Movie lovers will know Gus Van Sant as the director of such independent classics as Drugstore Cowboy, My Own Private Idaho and To Die For. He has also directed short subjects, music videos, and television commercials, and his talents extend to photography, painting, music and even fashion design. And now, with Pink, Van Sant tackles the art of writing fiction.
Pink is a charming and inventive novel on the classic themes of time, memory and love, but it's also a book that challenges the conventional boundaries of text. Personal computer users and net surfers will be especially delighted by the novel's interior design--a combination of visual and textual stimulants that are a print analog to the dynamic graphics commonplace on web sites. The variety of typefaces used to depict the novel's different voices, as well as the footnotes, gently subvert narrative convention. There are line drawings that illustrate the story, a series of which can be put in motion by riffling through Pink's pages, in the manner of a flipbook.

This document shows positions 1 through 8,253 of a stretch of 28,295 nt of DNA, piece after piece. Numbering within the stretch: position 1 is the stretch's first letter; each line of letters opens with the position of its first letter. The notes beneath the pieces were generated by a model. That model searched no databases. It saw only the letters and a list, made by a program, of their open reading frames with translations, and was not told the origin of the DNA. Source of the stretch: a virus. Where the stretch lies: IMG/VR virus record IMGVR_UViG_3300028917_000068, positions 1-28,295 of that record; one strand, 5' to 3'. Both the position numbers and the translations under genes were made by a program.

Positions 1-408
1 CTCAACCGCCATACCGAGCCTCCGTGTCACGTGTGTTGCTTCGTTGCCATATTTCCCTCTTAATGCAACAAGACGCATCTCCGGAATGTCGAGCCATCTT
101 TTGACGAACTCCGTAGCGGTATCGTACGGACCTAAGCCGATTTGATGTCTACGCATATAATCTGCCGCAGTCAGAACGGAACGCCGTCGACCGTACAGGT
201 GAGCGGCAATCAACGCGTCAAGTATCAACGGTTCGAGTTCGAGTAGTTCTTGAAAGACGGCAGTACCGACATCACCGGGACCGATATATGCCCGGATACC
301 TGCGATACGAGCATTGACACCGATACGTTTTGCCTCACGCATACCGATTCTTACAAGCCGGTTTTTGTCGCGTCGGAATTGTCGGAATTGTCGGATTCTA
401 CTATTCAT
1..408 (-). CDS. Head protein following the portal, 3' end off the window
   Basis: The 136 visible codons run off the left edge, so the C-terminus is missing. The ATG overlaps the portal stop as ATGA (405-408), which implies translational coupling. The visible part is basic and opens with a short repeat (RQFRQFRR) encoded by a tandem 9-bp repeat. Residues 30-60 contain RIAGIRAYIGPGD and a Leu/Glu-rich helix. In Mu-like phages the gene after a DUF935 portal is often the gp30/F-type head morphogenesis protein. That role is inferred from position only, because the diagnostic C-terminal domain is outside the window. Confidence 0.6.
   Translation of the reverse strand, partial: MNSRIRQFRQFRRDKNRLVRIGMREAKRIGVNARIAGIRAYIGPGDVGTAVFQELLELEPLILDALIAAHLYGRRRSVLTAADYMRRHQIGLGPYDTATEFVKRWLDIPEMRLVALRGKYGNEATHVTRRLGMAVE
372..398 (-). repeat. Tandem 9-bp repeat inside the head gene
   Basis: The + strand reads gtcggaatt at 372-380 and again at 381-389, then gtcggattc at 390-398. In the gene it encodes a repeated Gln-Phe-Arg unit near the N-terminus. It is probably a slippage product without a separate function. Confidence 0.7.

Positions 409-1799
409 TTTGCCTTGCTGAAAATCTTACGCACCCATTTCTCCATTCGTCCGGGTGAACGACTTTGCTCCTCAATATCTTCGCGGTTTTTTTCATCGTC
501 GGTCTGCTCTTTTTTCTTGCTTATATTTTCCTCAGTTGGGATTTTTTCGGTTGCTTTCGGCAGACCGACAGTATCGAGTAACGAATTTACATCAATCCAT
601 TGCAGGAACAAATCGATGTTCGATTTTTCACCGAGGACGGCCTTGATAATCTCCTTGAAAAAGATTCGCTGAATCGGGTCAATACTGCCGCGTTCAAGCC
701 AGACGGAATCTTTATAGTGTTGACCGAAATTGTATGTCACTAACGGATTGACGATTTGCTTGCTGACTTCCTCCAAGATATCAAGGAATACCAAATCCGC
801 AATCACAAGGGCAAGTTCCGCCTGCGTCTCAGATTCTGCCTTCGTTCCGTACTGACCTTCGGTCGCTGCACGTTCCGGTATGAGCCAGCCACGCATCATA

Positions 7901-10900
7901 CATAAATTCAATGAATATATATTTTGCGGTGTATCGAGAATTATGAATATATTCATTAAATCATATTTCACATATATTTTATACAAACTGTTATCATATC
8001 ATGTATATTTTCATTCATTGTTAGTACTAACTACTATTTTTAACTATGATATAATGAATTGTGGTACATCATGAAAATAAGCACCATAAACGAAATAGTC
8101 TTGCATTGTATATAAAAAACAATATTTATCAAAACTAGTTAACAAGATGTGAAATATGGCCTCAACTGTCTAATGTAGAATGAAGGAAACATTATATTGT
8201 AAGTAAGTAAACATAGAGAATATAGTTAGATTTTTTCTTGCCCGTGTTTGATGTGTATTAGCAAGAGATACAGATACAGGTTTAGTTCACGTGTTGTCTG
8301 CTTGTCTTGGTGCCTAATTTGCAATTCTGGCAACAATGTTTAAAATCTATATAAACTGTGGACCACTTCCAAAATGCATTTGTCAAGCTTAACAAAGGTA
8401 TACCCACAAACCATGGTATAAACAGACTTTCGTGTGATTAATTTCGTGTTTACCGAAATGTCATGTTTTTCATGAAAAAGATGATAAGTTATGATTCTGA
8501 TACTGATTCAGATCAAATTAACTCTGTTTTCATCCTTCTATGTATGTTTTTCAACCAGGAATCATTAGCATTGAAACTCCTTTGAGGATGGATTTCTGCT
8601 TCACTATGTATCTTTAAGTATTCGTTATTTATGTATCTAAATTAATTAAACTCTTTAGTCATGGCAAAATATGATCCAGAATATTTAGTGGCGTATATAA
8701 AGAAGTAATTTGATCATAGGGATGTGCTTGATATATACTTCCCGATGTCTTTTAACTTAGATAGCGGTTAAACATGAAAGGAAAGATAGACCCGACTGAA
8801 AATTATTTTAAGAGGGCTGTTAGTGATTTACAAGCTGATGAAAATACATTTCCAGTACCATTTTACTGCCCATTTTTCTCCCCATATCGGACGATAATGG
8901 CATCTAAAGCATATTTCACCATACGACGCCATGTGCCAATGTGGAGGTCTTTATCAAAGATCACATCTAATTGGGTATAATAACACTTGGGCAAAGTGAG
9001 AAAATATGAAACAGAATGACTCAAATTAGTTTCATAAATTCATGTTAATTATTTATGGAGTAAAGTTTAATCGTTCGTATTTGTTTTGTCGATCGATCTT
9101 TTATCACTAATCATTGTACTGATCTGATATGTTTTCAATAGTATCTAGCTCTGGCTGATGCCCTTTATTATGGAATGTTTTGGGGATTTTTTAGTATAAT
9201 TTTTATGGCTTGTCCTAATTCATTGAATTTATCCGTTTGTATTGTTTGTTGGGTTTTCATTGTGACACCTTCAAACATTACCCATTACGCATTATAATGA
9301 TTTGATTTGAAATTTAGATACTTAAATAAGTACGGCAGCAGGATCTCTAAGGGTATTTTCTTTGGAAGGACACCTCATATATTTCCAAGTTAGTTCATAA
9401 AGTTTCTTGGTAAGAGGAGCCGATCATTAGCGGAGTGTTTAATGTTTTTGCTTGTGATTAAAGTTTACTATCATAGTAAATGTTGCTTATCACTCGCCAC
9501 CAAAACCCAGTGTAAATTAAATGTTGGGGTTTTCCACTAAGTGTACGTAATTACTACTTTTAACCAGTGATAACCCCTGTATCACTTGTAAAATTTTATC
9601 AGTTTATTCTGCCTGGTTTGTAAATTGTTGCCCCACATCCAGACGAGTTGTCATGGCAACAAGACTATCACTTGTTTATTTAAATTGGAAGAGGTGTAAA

These elements are not gratuitous but mirror and subtly comment on the novel's concerns about the power of image--in all its forms--in our culture. It's a truism to say that image has outstripped reality. Pink's endearingly human characters are all trying to find the real in a world of image. Their struggle to make connections with each other and hold onto their own emotional truths takes the form of an adventure--an adventure readers are invited to share by exploring the novel's richly textured landscape.
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Photo of Gus Van Sant © copyright Scott Green